PIA17293: Peak Clingers
 Target Name:  Mercury
 Is a satellite of:  Sol (our sun)
 Mission:  MESSENGER
 Spacecraft:  MESSENGER
 Instrument:  MDIS - Narrow Angle
 Product Size:  692 x 679 pixels (w x h)
 Produced By:  Johns Hopkins University/APL
 Full-Res TIFF:  PIA17293.tif (470.6 kB)
 Full-Res JPEG:  PIA17293.jpg (36.68 kB)

Click on the image above to download a moderately sized image in JPEG format (possibly reduced in size from original)

Original Caption Released with Image:

Focusing on the central peaks of a large unnamed crater between Stravinsky and Velazquez, this image takes a close look at hollows on both the crater floor and the peaks. It is interesting to note that the hollows seem to follow the shape of the central peak ring, and are seen in lower concentrations on the crater floor. Another interesting observation is that the large hollow in the center of the image has a crisp, fresh appearance. This suggests that some hollows are relatively young features, and could be in the process of forming today.

This image was acquired as a high-resolution targeted observation. Targeted observations are images of a small area on Mercury's surface at resolutions much higher than the 200-meter/pixel morphology base map. It is not possible to cover all of Mercury's surface at this high resolution, but typically several areas of high scientific interest are imaged in this mode each week.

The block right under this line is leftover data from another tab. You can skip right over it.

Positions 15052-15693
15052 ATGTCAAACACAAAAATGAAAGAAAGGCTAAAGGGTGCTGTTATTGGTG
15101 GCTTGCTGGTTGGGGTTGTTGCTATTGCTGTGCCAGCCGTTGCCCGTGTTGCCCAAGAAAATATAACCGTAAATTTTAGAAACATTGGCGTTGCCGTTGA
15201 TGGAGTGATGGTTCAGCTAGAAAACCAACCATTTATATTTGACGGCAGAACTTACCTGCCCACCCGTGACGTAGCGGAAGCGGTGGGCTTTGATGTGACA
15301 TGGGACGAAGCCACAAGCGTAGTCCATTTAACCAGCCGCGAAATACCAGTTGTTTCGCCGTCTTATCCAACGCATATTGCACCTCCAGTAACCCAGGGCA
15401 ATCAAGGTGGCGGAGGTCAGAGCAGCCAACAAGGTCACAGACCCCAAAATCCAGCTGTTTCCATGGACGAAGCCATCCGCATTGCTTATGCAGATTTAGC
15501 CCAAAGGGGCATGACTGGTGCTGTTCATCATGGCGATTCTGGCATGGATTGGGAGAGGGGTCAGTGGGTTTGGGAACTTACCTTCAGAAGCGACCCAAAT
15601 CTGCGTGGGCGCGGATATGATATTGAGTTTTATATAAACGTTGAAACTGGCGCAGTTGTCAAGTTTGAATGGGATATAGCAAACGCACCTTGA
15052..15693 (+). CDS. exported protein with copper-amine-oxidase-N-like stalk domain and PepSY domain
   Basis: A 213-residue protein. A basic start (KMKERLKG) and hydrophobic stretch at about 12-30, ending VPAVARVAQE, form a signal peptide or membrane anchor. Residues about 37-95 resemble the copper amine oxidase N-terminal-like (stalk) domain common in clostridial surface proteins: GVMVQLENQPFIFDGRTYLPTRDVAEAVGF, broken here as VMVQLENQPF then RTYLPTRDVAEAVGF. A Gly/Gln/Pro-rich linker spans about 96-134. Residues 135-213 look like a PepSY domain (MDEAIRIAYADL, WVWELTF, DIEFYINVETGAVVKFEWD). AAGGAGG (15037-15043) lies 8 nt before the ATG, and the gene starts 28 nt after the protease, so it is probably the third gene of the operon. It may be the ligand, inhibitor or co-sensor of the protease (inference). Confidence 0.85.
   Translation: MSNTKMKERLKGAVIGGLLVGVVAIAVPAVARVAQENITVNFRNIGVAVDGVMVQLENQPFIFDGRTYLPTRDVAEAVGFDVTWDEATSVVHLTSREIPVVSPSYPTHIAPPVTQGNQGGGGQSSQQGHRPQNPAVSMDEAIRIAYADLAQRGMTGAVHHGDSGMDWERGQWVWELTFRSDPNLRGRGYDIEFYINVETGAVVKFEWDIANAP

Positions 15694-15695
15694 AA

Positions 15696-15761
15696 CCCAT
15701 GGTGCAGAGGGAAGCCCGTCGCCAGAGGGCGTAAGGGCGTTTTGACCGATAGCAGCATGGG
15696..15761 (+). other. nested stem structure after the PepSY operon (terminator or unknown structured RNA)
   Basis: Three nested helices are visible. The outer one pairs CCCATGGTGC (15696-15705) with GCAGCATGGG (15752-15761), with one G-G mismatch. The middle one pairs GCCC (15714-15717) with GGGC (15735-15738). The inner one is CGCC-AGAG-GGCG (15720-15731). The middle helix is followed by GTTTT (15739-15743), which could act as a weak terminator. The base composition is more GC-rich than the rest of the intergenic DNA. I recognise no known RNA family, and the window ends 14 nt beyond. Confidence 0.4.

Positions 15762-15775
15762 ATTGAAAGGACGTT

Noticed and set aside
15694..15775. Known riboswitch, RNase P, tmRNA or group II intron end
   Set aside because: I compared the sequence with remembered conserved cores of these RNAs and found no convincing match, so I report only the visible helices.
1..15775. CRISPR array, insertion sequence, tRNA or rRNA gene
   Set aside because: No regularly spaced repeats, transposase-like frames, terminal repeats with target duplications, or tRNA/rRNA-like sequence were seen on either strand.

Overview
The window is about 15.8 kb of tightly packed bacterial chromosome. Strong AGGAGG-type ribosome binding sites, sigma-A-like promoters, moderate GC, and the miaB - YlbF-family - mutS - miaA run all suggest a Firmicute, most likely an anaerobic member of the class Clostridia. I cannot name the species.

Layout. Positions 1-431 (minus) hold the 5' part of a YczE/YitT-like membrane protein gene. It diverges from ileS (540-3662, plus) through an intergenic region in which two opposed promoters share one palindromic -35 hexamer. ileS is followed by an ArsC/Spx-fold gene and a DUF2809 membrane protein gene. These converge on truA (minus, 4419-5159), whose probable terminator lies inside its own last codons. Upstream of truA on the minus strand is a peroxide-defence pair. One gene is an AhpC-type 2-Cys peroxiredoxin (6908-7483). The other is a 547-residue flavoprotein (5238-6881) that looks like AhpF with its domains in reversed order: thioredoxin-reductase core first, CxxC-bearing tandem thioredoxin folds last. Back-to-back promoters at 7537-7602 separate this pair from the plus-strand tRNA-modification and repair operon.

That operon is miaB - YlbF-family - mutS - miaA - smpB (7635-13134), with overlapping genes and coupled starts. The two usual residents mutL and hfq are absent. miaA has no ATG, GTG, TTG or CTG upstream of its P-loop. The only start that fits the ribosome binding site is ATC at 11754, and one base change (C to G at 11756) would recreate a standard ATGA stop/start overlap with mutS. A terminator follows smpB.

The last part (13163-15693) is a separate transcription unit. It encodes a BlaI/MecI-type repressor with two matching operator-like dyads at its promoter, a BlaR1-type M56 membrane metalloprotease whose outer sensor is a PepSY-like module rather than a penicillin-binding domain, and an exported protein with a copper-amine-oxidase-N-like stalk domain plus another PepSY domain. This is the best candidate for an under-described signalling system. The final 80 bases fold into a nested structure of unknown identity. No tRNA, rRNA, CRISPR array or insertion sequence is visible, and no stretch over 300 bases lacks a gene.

Date acquired: May 10, 2011
Image Mission Elapsed Time (MET): 213547274
Image ID: 237117
Instrument: Narrow Angle Camera (NAC) of the Mercury Dual Imaging System (MDIS)
Center Latitude: 43.71
Center Longitude: 290.9 E
Resolution: 21 meters/pixel
Scale: This image from corner to corner is approximately 15 km (9 mi.)
Incidence Angle: 68.0
Emission Angle: 17.3
Phase Angle: 85.4

The MESSENGER spacecraft is the first ever to orbit the planet Mercury, and the spacecraft's seven scientific instruments and radio science investigation are unraveling the history and evolution of the Solar System's innermost planet. MESSENGER acquired over 150,000 images and extensive other data sets. MESSENGER is capable of continuing orbital operations until early 2015.

For information regarding the use of images, see the MESSENGER image use policy.

Image Credit:
NASA/Johns Hopkins University Applied Physics Laboratory/Carnegie Institution of Washington

Image Addition Date: